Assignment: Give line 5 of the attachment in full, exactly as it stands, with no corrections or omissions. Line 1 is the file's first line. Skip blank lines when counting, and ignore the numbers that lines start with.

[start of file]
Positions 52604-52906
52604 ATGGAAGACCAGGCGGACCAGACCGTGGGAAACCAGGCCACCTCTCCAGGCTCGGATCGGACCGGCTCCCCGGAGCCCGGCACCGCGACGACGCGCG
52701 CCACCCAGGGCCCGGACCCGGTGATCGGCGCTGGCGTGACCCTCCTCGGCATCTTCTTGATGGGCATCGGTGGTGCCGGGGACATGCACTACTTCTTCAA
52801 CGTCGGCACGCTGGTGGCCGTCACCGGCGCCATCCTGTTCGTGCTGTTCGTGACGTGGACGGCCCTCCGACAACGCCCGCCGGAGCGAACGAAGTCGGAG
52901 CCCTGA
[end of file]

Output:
52901 CCCTGA